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  • The children of Israel agreed with Joshua in taking God’s commission. Their response implied their willingness, their readiness, and their being in one accord not only with Joshua but also with Jehovah their God, as expressed by their blessing Joshua in the name of their God. They were one with the Triune God in the move of His economy for the purpose of gaining the good land.

  • The charge in vv. 12-15 to the Reubenites, the Gadites, and the half-tribe of Manasseh was a reminder of Moses’ word in Num. 32. This charge indicates that the possessing and enjoying of God’s promised land was a corporate matter among all God’s chosen people, requiring all God’s elect to rise up, fight for the land and for one another, and gain and possess the land so that everyone would be able to enter into his particular portion and be at rest (cf. Eph. 3:17-19).

  • Joshua was to be occupied with God’s word and to let the word occupy him (cf. Col. 3:16). By being occupied and filled with the word, he would have prosperity and success in taking the God-promised good land. See note Psa. 119:151.

  • I.e., the Mediterranean Sea. So throughout the book. See note Deut. 11:241.

  • On the one hand, God had given Israel the good land; on the other hand, Israel still needed to take the land by rising up to fulfill God’s commission (cf. Phil. 3:7-16). In order for God to regain the earth from the usurping hand of Satan, God’s people needed to be in full cooperation and coordination with God as in the principle of incarnation (see note 1 Cor. 7:402). They needed to sacrifice themselves, deny themselves, give up their own interest and preference in all things, put their full trust in the moving and operating God, and risk their lives for the carrying out of God’s eternal economy.

  • God’s charge to Joshua was that he should enter into God’s promised land. The land of Canaan with all its riches typifies the God-given Christ with all His unsearchable riches (Eph. 3:8; Col. 1:12-13). For the carrying out of His economy, God needs a people and a land (see note Gen. 15:31a). For Christ’s person in God’s economy, there is the need of a people to be His genealogy to bring Him into humanity. For Christ’s kingdom, there is the need of a land. Although the earth was created by God, it has been usurped by Satan. Thus, God uses His people to gain a part of the Satan-usurped earth to serve as a base for Him to set up His kingdom.

  • Meaning Jehovah the Savior, or the salvation of Jehovah. The Greek form of the name is Jesus (see note Matt. 1:211b). Joshua was the writer of this book. Through Moses God brought Israel as a people out of Egypt and through the wilderness to the border of the good land. After Moses, Joshua led the children of Israel to enter the God-promised land and to take it, possess it, allot it, and enjoy it.

    Joshua typifies Christ and also grace (Christ) replacing the law (Moses) (John 1:17). It was when Moses the lawgiver died that Joshua came in (v. 2) to bring the people into the good land (v. 6), typifying the Lord Jesus bringing the people of God into rest, into the enjoyment of the all-inclusive Christ (Heb. 4:8) as all the blessings ordained by God (Eph. 1:3-14). Christ has brought us into the good land, has taken possession of the land for us, and has allotted the land to us as our inheritance for our enjoyment. Christ has gained the good land for us, and eventually He is the good land for us to enjoy (see note Deut. 8:71).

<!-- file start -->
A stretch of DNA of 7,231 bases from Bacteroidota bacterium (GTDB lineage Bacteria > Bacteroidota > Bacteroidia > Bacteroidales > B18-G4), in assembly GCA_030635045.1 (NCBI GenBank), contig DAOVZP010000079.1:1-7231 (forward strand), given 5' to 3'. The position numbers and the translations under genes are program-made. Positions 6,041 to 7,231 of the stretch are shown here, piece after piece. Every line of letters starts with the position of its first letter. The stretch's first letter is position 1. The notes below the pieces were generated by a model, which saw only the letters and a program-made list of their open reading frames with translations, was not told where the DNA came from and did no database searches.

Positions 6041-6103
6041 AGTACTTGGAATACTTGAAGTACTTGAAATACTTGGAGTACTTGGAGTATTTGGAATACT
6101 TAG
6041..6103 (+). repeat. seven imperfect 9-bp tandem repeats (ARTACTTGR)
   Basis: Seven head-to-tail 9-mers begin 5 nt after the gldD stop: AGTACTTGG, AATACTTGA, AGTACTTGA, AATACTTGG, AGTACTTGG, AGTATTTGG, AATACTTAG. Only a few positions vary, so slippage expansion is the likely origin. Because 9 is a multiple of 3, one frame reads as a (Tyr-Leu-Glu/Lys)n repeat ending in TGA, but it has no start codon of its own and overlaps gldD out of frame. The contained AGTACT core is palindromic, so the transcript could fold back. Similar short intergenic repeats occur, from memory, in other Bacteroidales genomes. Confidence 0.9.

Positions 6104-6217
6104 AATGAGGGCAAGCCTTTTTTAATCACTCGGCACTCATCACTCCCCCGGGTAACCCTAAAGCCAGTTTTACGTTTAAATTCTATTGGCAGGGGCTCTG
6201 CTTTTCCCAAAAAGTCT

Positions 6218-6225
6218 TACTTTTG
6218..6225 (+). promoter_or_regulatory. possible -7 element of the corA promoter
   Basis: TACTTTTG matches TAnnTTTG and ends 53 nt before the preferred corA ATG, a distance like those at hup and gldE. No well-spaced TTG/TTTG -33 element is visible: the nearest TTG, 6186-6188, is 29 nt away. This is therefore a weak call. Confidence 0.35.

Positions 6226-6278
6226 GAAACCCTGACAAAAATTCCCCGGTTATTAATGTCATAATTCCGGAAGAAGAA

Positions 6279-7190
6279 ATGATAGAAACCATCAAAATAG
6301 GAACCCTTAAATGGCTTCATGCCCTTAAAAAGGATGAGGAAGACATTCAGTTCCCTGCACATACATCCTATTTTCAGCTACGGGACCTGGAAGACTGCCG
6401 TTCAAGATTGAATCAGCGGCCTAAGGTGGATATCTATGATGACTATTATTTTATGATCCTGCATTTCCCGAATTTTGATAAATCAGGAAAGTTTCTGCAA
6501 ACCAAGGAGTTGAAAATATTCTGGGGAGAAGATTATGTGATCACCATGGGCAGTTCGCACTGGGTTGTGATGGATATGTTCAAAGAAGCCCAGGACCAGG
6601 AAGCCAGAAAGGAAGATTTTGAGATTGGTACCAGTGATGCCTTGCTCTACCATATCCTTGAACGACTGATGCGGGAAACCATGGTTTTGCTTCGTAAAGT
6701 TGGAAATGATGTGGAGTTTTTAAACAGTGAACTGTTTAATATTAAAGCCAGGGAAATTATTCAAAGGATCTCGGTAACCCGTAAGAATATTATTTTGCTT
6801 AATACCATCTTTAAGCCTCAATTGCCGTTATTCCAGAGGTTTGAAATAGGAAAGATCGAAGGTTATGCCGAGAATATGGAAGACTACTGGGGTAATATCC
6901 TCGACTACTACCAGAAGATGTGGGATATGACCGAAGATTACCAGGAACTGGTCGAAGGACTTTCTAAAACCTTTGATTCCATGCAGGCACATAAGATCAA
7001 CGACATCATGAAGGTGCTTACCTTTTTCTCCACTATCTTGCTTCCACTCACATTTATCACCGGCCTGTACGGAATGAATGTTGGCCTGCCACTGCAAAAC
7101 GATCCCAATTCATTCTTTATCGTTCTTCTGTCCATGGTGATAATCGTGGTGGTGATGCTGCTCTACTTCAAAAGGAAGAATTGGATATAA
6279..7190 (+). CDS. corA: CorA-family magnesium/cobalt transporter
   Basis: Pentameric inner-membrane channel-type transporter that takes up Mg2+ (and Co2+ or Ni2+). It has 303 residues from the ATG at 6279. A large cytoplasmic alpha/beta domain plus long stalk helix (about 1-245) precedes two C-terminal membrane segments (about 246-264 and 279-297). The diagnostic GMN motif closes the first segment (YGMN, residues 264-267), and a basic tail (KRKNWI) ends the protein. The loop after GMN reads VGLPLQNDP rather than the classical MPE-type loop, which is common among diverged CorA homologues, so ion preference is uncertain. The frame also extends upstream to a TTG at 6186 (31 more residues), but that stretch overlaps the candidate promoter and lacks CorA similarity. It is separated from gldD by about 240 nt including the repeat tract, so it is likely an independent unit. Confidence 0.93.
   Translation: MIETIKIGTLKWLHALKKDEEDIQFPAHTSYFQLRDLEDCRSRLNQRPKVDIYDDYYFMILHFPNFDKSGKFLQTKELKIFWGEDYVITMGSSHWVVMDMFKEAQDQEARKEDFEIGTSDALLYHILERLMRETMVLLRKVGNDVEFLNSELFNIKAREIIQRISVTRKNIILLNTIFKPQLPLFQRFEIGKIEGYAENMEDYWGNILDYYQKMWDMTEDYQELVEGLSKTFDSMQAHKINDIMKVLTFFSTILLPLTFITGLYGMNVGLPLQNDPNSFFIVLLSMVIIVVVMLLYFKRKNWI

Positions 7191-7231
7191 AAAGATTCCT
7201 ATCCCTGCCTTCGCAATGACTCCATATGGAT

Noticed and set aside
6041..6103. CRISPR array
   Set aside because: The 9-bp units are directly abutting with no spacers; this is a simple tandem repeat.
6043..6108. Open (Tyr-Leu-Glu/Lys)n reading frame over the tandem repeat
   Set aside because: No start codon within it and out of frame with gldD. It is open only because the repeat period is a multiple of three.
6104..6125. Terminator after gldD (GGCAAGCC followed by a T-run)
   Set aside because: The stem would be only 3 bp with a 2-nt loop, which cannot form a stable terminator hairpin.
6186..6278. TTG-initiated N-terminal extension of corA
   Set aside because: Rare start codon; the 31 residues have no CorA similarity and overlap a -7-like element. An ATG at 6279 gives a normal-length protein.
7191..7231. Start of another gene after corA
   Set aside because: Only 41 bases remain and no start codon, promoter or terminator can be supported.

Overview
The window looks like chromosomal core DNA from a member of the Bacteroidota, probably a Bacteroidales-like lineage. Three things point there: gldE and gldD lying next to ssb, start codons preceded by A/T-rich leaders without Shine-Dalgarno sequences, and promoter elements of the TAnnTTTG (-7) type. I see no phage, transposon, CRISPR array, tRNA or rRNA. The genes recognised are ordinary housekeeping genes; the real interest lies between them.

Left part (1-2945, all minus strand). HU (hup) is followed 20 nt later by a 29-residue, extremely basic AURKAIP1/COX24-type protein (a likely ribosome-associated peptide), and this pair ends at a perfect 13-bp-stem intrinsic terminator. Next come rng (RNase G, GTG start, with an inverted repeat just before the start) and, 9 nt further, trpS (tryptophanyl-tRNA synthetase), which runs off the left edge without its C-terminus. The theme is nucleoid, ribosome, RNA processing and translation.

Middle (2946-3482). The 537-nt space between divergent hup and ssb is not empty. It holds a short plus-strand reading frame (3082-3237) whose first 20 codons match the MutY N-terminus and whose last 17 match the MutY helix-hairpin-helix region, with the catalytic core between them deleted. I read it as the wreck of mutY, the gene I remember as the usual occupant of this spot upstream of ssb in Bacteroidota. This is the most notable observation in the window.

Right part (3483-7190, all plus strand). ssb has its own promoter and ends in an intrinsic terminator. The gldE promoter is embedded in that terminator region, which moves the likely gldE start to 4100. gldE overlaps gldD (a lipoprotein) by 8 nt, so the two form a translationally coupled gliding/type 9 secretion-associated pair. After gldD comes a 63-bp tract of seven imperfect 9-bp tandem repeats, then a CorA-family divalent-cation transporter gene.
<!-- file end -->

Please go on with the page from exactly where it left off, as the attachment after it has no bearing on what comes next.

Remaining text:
• The greatest type in the Old Testament is the history of the people of Israel, who typify the church, composed of the New Testament believers as God’s elect (1 Cor. 10:1-13). Coming after the five books of the law, the books of Moses, Joshua is the first book of the twelve books of Israel’s history, from Joshua to Esther. The twelve books of history are not concerned merely with history; they are a part of the divine revelation concerning God’s eternal economy, which concerns Christ as the embodiment of God and the church as the organic Body of Christ for the consummating of the New Jerusalem. The intrinsic revelation of the books of history in the Old Testament is to unveil to us how the eternal economy of God is carried out by His elect on the earth. The eternal economy of God is altogether concerning Christ and for Christ, mainly in the person of Christ and the kingdom of Christ. Regarding the person of Christ, the record of history in the Old Testament keeps a line of the genealogy of Christ for His coming through incarnation to be a man. Regarding the kingdom of Christ, the Old Testament history maintains a line on the kingdom of God for Christ to establish His divine kingdom on the earth. These two items form the governing line of the divine revelation in the books of the history of Israel.

    To take possession of God’s promised land for Christ and to provide the proper persons to bring forth Christ into the human race are the spirit, the intrinsic significance, of the section of the Old Testament history in the three books of Joshua, Judges, and Ruth. In the book of Joshua the central thought is that God intended to fulfill the promise concerning the good land that Israel might have a place to carry out God’s economy, especially to keep the line of bringing in Christ to the earth through His incarnation.

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